“The Prime Minister’s prevarication and brinkmanship have resulted in the House of Commons being given just five hours to debate and scrutinise a 40 clause Bill and a 1,200 page Treaty today, both of which will have profound implications for our economy and national life for many years, if not decades to come. 

That is nothing short of a national disgrace, a contempt for this Parliament and an insult to every citizen of the UK that MPs here are elected to represent, the complexity and diversity of whose views and experiences cannot possibly be given voice in such a short amount of time.

It is absolutely clear that the trade deal now in front of us could have been agreed many months ago. The range of issues to be resolved, the red lines of the negotiating parties, and the remedies and compromises available are all well known. 

Had the Prime Minister chosen, Parliament could have spent the Autumn undertaking detailed line by line scrutiny of the Bill, informed by full consideration of the trade deal itself. 

A different timescale would also have allowed time for detailed preparation for the changes that the country will face on 1 January 2021, instead of the chaos and last-minute scrambling that we now witness. 

With the very limited time allowed by the Prime Minister to consider the deal, I have sought to listen to the views of as many of my constituents as possible, with thousands of them actively sharing their thoughts in the past week.  I am grateful to everyone who has been in touch and for the many thoughtful and considered comments that my constituents have made.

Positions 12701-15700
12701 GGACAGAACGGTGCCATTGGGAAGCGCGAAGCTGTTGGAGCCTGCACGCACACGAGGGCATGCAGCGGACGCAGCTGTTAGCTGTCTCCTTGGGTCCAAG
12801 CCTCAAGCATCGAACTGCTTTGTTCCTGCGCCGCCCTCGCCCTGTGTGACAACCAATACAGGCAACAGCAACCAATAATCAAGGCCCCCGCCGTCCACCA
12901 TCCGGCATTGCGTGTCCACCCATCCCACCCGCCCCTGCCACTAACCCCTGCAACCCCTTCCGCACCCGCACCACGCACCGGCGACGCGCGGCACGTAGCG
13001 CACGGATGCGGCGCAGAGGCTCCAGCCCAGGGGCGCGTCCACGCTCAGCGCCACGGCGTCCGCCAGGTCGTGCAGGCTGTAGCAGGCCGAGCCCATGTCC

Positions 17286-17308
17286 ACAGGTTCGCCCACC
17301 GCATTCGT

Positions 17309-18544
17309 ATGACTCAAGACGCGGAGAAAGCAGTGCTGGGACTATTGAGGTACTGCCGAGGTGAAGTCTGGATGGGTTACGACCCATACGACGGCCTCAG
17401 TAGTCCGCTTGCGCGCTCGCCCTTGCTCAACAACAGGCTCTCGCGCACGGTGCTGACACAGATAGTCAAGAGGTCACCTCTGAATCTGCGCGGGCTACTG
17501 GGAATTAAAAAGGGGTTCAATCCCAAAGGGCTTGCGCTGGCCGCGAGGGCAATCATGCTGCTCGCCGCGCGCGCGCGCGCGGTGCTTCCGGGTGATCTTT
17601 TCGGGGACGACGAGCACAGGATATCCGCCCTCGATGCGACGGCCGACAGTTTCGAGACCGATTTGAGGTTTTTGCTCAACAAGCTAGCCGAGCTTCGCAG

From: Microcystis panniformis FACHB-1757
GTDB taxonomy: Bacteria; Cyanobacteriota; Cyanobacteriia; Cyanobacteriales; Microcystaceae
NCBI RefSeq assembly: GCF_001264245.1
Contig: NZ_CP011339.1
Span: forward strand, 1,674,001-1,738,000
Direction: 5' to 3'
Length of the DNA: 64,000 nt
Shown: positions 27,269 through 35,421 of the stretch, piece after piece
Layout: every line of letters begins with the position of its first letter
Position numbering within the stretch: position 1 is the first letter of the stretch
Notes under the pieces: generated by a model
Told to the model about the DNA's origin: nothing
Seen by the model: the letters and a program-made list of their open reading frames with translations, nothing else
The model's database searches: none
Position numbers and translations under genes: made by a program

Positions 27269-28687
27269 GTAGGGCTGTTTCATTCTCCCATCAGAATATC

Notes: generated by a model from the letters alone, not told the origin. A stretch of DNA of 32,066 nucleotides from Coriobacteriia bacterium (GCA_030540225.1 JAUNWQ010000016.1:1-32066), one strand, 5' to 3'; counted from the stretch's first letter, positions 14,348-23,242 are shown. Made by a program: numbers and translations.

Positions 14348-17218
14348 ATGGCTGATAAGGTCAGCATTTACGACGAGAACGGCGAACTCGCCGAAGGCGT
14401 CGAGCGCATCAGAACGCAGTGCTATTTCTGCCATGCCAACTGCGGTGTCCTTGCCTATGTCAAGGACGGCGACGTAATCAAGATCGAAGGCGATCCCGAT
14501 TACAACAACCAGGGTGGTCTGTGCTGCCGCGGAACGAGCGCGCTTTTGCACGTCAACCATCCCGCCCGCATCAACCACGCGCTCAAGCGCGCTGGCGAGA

In 2016, my constituents voted overwhelmingly to Remain in the EU, and many still feel a deep sense of pain and loss at the referendum result and the reality of Brexit.  But they also understand that the vote today, and the UK’s trade deal with the EU is not the same issue.  Brexit cannot be undone or revisited by the votes today. The UK’s future is, for now, outside of the European Union.

The question today is whether the Prime Minister’s deal secures the best possible future relationship with the EU and whether it is the fullest expression of our ambition and our values. 

Clearly, it is not.